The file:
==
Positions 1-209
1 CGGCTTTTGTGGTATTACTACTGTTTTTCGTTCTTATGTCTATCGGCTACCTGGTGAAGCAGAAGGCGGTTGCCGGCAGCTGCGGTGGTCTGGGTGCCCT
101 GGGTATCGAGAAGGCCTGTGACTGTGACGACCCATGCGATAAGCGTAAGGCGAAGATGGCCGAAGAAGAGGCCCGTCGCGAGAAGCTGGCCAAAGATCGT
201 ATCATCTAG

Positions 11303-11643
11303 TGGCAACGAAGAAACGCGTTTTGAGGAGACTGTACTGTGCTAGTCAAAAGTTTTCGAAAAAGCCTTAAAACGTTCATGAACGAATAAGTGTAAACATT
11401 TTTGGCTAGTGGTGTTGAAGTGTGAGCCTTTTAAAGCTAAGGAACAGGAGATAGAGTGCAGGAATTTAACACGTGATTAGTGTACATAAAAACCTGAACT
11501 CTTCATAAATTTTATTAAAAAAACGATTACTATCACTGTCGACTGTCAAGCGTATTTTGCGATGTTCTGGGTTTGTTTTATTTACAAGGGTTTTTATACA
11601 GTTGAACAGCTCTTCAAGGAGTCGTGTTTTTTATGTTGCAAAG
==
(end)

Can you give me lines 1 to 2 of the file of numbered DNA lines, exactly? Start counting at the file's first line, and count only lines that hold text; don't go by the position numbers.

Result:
Positions 1-209
1 CGGCTTTTGTGGTATTACTACTGTTTTTCGTTCTTATGTCTATCGGCTACCTGGTGAAGCAGAAGGCGGTTGCCGGCAGCTGCGGTGGTCTGGGTGCCCT